Dangerous Visions, Seen Then Pursued
Do dreams, especially the portentous kind that you cannot easily shake off, predict the future? That question is investigated in “The Edge of Dreaming,” a deeply personal film by Amy Hardie, a Scottish science documentarian whose world was shaken after she experienced a series of related nightmares.Ending gender stereotypes
A bill to prohibit discrimination based on an individual's gender identity and gender expression in Canada passed third reading in the House of Commons last week, and is a positive step forward for open-mindedness.Chevron fined $9.5 billion in Ecuador
QUITO, Ecuador – An Ecuadorean judge ruled Monday in an epic environmental case that Chevron Corp. was responsible for oil drilling contamination in a wide swath of Ecuador's northern jungle and ordered the oil giant to pay $9.5 billion in damages and cleanup costs.'World's first astronomers' Aborigines created a sundial 10,000yrs ago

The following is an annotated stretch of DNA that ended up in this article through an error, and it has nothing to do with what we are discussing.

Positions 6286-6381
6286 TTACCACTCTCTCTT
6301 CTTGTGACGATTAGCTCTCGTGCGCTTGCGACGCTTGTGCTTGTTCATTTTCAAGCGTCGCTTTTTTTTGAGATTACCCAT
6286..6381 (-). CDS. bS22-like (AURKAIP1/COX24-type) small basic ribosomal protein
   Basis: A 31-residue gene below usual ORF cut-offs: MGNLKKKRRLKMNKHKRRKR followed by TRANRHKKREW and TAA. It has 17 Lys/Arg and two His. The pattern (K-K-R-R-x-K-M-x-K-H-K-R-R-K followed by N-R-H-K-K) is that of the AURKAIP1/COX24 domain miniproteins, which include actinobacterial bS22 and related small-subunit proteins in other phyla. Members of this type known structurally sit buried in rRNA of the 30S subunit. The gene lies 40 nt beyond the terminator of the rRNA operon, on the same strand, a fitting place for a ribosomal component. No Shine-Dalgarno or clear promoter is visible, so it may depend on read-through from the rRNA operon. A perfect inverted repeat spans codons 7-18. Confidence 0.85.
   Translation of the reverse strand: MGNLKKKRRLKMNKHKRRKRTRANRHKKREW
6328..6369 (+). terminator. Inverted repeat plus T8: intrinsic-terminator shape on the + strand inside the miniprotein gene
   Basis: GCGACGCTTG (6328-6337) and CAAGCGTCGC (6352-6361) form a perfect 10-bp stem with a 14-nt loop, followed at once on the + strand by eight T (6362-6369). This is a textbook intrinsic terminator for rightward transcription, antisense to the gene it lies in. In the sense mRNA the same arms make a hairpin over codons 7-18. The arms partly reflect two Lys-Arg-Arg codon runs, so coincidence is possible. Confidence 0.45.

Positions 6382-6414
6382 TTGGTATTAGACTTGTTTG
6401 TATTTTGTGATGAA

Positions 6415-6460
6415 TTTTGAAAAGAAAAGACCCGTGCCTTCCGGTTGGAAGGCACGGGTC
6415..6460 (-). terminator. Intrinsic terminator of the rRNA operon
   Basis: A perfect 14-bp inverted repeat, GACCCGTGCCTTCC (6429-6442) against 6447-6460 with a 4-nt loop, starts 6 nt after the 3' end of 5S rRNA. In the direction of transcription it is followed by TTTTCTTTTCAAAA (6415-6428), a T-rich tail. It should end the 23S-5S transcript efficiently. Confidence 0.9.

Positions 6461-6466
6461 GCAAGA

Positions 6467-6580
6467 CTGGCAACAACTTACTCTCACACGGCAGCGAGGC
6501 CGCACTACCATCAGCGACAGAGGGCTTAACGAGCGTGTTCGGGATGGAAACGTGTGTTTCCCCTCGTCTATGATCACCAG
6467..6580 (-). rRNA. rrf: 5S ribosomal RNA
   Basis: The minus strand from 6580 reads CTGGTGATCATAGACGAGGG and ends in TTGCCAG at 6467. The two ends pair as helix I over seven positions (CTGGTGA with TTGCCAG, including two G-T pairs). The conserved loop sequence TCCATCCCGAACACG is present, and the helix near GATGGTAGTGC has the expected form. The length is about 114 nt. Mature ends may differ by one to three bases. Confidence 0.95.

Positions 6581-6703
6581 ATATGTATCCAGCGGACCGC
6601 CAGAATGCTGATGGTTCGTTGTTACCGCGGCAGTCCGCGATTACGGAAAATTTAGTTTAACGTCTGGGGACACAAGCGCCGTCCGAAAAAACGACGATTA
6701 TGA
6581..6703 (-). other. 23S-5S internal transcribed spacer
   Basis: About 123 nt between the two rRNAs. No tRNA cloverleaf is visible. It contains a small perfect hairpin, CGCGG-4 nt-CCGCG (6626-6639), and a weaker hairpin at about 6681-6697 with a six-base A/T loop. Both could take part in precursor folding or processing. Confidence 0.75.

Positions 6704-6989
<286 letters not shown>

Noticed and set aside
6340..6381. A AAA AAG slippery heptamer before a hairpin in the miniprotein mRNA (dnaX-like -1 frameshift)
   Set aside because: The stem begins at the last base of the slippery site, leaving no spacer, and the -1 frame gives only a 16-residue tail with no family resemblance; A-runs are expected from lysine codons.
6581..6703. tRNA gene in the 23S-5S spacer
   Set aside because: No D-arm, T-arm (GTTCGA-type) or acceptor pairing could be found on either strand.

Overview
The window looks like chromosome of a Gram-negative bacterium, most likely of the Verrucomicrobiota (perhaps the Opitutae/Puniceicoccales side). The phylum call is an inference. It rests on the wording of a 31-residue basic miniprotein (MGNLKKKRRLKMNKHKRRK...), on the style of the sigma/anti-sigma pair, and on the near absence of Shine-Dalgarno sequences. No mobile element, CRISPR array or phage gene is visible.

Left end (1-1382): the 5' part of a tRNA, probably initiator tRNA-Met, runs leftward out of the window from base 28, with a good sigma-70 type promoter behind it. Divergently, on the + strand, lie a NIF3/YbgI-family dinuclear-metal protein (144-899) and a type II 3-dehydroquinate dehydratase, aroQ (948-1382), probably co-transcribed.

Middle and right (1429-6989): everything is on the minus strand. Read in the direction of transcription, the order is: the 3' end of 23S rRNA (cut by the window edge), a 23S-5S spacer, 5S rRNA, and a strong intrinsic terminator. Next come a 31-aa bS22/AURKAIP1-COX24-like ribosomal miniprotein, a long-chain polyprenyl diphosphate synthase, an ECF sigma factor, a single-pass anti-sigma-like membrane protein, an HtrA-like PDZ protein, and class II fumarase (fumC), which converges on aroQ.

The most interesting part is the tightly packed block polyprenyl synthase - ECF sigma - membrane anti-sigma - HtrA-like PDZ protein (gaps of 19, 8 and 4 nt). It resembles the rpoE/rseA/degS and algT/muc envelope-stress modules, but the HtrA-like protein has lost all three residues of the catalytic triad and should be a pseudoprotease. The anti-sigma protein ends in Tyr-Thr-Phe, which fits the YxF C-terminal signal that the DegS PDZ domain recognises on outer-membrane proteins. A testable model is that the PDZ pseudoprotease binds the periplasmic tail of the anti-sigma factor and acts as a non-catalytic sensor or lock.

With Culture & Heritage Dating Back 40,000 Years There Is Lots To See! www.WesternAustralia.com
A new find from Australia has suggested that ancient Aboriginal tribes were the world's first astronomers.
Scientists at Australia's Commonwealth Scientific and Industrial Research Organisation in Canberra discovered a pile of old rocks laid out in a particular manner to map the progress of the sun - to create a primitive form of sundial.
Welcome to the wonderful world of Indonesia’s Bajau people, known as the Sea Nomads because they spend their entire lives in and on the water.
The best swimmers among the 75,000-strong tribe can remain for several minutes 20 metres below the surface on just one breath.